Significantly more children are starting school without being toilet trained, according to a joint survey by teachers and a continence education charity.
Of the 700 survey respondents, 70% said more children aged three to seven – the foundation stage and key stage 1 – were now starting school without being toilet trained than five years ago.
“Children who have continence conditions may need an individual health care plan”
This number increased to 100% among staff working with children aged three to five, the research the Association of Teachers and Lecturers and the children’s bowel and bladder charity ERIC found.
Anecdotally, ATL members generally suggested the reason was due to children not being trained at home, before starting school, as well as the reliance on pull-up nappies.
Almost a third (31%) said their school did not provide any written information to parents about ensuring their child was toilet trained before starting school.
Meanwhile, 60% said they had never received information about how to deal with children who have continence problems.
Although 77% of teaching staff felt confident they could identify a child with ongoing continence problems, 29% said they did not have a good enough understanding of the cause – either medical, physical or psychological.
Dr Mary Bousted, general secretary of the ATL, said: “Schools should work collaboratively with parents to address and support any child that may need toilet training so that less disruption is caused during the school day.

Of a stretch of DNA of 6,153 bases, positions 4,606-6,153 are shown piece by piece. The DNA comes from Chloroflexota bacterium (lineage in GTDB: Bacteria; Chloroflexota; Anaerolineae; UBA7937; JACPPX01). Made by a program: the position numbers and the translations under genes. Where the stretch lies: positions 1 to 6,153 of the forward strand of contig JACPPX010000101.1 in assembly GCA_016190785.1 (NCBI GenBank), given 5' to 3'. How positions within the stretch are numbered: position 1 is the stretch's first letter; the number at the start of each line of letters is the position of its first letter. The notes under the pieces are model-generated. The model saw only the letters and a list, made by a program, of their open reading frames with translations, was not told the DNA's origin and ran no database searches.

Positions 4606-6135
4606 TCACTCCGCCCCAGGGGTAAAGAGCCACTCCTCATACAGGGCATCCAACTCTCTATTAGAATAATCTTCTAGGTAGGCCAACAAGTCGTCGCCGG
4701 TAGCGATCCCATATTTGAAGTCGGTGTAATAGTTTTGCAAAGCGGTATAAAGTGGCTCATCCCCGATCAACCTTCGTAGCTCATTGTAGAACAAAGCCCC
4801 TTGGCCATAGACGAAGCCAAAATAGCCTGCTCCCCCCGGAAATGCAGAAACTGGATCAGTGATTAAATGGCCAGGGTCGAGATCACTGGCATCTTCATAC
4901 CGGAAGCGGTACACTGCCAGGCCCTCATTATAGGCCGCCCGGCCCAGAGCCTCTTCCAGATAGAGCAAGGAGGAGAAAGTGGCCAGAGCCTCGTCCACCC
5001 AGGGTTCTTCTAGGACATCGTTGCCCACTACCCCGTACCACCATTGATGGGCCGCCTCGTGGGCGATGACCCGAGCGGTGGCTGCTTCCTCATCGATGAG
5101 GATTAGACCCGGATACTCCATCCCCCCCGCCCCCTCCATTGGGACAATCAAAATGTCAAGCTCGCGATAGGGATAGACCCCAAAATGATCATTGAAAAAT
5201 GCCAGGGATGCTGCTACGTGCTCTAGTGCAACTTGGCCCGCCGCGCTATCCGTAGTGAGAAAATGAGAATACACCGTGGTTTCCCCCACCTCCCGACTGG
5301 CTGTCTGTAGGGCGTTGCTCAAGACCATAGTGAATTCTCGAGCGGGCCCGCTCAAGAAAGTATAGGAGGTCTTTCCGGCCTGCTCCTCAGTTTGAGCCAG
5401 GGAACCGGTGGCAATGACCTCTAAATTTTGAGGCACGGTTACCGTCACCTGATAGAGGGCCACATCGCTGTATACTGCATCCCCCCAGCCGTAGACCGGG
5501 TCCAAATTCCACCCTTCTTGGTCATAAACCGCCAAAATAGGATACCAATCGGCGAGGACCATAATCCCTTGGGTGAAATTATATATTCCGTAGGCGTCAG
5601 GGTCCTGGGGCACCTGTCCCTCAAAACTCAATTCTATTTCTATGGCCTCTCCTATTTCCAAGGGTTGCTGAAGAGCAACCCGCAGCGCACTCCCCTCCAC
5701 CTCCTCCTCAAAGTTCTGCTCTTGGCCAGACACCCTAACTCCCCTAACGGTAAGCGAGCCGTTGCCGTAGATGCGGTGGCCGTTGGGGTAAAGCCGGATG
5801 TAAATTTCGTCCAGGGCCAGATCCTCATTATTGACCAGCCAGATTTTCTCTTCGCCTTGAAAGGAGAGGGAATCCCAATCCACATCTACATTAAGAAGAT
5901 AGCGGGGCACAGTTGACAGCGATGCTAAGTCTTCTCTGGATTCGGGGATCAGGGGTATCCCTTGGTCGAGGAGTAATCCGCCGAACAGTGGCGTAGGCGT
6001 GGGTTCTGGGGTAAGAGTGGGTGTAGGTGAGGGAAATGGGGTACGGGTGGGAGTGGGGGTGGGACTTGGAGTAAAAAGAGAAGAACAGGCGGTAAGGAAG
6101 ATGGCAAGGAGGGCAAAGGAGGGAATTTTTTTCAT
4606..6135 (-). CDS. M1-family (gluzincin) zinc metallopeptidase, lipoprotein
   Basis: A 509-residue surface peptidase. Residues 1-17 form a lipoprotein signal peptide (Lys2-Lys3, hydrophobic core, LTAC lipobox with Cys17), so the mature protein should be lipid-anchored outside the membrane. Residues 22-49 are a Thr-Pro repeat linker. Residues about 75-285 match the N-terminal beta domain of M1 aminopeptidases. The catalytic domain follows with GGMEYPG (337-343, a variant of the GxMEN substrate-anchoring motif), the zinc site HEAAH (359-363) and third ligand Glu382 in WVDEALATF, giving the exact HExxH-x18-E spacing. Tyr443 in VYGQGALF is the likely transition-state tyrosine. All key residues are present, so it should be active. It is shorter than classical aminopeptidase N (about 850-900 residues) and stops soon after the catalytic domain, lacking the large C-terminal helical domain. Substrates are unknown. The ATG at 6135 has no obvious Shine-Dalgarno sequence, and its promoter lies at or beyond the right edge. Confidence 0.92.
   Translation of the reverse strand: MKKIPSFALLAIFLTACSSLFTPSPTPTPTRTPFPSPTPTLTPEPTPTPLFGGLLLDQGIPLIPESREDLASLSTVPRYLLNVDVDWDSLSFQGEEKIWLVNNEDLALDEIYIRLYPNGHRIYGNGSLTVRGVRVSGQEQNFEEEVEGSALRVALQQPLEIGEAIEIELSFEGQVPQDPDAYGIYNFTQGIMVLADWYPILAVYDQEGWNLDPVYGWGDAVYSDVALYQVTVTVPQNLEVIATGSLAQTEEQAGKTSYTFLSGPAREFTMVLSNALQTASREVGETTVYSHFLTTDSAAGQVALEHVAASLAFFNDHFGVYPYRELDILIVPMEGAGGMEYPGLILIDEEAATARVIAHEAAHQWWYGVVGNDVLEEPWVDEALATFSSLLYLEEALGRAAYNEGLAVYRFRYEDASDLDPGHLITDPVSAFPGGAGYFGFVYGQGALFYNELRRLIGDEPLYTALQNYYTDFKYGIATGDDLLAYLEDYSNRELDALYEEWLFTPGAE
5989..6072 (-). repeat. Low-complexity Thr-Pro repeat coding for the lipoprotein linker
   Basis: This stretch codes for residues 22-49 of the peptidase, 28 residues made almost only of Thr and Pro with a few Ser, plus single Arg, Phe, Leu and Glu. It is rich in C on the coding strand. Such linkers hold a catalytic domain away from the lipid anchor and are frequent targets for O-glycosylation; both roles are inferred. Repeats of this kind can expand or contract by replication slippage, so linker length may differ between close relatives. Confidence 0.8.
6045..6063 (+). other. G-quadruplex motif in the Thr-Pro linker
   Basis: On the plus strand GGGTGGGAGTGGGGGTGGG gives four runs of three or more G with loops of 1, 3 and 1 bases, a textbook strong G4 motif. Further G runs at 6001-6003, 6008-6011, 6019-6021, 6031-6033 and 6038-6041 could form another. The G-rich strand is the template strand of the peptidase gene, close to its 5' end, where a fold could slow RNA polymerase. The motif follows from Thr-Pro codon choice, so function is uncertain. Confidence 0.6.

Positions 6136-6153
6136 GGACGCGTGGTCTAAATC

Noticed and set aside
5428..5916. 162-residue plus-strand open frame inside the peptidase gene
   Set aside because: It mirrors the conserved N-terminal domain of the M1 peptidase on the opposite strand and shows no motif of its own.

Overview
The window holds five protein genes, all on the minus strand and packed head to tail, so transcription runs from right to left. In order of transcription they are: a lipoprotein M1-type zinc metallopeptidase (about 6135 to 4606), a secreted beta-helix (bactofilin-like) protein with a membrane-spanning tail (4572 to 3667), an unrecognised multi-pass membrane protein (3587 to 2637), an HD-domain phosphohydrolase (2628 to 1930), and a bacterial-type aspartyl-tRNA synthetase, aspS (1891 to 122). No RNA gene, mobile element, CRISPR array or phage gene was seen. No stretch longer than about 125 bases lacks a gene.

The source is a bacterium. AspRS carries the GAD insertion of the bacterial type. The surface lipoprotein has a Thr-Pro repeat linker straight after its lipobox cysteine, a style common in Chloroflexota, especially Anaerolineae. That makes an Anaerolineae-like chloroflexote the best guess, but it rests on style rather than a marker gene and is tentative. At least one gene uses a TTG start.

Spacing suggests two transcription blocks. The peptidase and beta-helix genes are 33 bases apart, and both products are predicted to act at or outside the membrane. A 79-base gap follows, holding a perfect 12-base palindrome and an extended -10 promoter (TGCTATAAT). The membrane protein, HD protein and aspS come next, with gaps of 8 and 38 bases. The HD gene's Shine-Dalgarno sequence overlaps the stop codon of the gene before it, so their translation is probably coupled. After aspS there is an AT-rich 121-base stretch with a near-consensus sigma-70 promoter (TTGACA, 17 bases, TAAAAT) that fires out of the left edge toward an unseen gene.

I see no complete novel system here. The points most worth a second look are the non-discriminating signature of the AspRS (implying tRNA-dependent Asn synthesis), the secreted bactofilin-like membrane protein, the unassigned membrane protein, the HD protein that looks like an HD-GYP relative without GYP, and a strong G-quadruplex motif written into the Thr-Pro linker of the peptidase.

“Schools also need to ensure that they provide staff with clear guidance on how to deal with both toileting incidents and the rising number of continence problems so that they know what is expected of them,” she said.
Juliette Randall, chief executive of ERIC, said: “Supplying parents with information about potty training as part of their child’s two-year development reviews, and at nursery, should give them ample time to train their child and to inform the school if they won’t be.
She added: “A crucial step to managing the rise in toileting issues is to combat the myth that two members of staff need to be present when changing a child.
“When a member of staff takes care of a child’s personal hygiene, another member must be informed of their intentions, must be in the vicinity and must be visible or audible, but they do not need to be physically present in the same place where the child is being changed,” she said.
“Children who have continence conditions may need an individual health care plan,” she said. “The plan details what support they will receive at school and who will be responsible for their care and helps schools manage regular wetting and soiling accidents.”
The ATL surveyed 699 education staff in state-funded schools in England throughout August 2016.
A child is considered to be toilet trained if they can remain clean and dry during the day and can use the toilet fairly independently.